Who doesn’t love pizza? I happen to be lactose intolerant, but even I can’t resist popping a Lactaid and indulging in the occasional slice, future gastrointestinal discomfort be damned. But for times when you can’t have a real pizza, you just might be able to get your hands on some pizza-inspired snacks. My intrepid assistant — i.e., my 11-year-old son — and I tried some classics and newcomers to the genre. Here’s what we found, along with our totally honest, non-expert opinions on snacks that fit the criteria of vaguely resembling pizza in some way.
These are the quintessential pizza-inspired snack. The package says “New! Air-Fryability.” I don’t have an air fryer (should I get an air fryer?!), so I prepared these in the oven. They taste just like I remembered them. Even though I am an adult who should know better, I burned the roof of my mouth eating one. As for my son? He gobbled them up, perhaps because these were a novelty for him.
Is it nutritious? These actually have 5 grams of protein per serving and only 3 grams of sugar.
Bottom line: How does it taste? Like cardboard and nostalgia.
Hot Pockets Premium Pepperoni Pizza With Reduced Fat Mozzarella Cheese in a Seasoned Garlic Buttery Crust
Okay, Hot Pockets, that is quite a description. You’re a hot pocket, get over yourself! As the comedian Jim Gaffigan says, “I’ve never eaten a Hot Pocket and then afterward been like, ‘I’m glad I ate that.’” I can’t say this particular Hot Pocket resembled an actual pizza in any way, but my son said, “I would give these a solid 8 out of 10.” By the way, I promise I actually feed my child fruits and vegetables (although recently, at his annual physical, the pediatrician asked him if he ate healthy snacks; I braced myself for him to respond “I’m currently helping my mom test pizza-flavored snacks”).
Is it nutritious? LOL.
Bottom line: How does it taste? If I was starving, I would eat these.
My kid is a mac and cheese fiend as well as a pizza lover, so these seemed like a great combination. My son’s review? “It’s good if you’re looking for a quick snack.” In my opinion, it tastes like someone added some canned tomatoes to some frozen mac and cheese.
Is it nutritious? Well, it’s got vegetables in it!
Bottom line: How does it taste? Neither as good as real pizza nor real mac and cheese (I am counting boxed mac and cheese as “real”), but not terrible.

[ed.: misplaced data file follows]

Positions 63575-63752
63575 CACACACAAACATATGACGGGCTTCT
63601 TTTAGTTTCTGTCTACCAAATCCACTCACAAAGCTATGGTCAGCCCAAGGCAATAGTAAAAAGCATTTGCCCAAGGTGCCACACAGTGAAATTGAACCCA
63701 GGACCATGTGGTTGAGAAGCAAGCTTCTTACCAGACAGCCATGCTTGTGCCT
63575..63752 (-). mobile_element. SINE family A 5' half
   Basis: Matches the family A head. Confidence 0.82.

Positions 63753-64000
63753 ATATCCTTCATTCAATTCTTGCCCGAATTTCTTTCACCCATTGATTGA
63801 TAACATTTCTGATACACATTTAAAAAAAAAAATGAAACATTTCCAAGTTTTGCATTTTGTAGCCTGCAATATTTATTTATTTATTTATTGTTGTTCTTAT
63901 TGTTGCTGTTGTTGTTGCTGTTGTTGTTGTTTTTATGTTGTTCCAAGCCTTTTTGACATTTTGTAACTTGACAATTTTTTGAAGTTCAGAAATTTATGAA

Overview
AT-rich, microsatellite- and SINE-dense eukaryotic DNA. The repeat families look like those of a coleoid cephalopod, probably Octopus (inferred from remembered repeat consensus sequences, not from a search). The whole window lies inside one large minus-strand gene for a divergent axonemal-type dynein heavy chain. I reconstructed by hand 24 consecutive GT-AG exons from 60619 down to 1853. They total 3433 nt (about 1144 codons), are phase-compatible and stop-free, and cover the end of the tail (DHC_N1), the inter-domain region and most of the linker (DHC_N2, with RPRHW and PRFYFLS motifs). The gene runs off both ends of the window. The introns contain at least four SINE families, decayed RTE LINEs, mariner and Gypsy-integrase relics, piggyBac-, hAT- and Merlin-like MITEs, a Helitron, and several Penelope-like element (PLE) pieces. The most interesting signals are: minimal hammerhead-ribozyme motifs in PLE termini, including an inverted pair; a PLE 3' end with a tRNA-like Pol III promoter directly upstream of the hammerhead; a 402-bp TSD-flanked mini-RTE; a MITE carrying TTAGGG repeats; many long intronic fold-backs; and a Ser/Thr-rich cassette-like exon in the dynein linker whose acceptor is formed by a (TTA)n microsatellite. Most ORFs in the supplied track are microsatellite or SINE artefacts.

Baozza? More like Wow-za! These newcomers to the pizza-inspired snack world are microwaveable bao (steamed Asian dumplings) stuffed with pizza fillings. This sounds like it might not work, but it does, and gloriously. My son said, “These are amazing. Ten out of ten. Can we get more?” We sampled the Margherita and Cheesy Spinach flavors, but Baozza are also available in BBQ Chicken, Italian Sausage, and Pepperoni flavors.
Is it nutritious? It’s not exactly health food.
Bottom line: How does it taste? I want to kiss whoever invented these while the flavors of the Baozza linger in my mouth.
Moving into the room-temperature pizza-flavored snacks, we have Pizza Flavored Pringles. “Holy crap, these are good,” my son declared. Do they taste like actual pizza? Only vaguely. But they’ve got that airy-yet-crunchy texture Pringles are known for, and we had to put them away so we didn’t eat them all.
Is it nutritious? These chips surprisingly don’t have too much sodium (only 180 mg or 8% of the recommended daily intake).
Bottom line: How does it taste? Pringles are one of those foods that have been engineered to taste hella good, and they do.
I think “flavor blasted” and “Xtra Cheesy” might be overselling it. These taste like regular goldfish crackers but slightly less bland. My son thought they were “fine.”
Is it nutritious? In fairness, a “serving size” is a pretty generous 51 pieces at only 140 calories.
Bottom line: How does it taste? Like the food equivalent of someone who sends you a friend request who you think you vaguely remember from high school.
In general, I love a stuffed pretzel (I could eat a million Trader Joe’s peanut butter-filled pretzels). I offered these to my son and his friend and the friend declined to even try them (“You should make homemade pizza if you want something pizza-flavored,” he helpfully suggested, right before I kicked him out of my house for good). My son thought they were good, but he didn’t ask for more, which means I have been snacking on these little crunchy salt bombs all by myself (a win????).
Is it nutritious? I can’t really see any redeeming nutritional value here, except maybe that they’re low in fat.
Bottom line: How does it taste? Salty.
Janine Annett is the author of the humor book I Am “Why Do I Need Venmo?” Years Old. Her writing has appeared in The New York Times, the Wall Street Journal, the New Yorker, McSweeney’s Internet Tendency, Real Simple, Parents, and many other places. She lives in New York with her husband, son, and dog.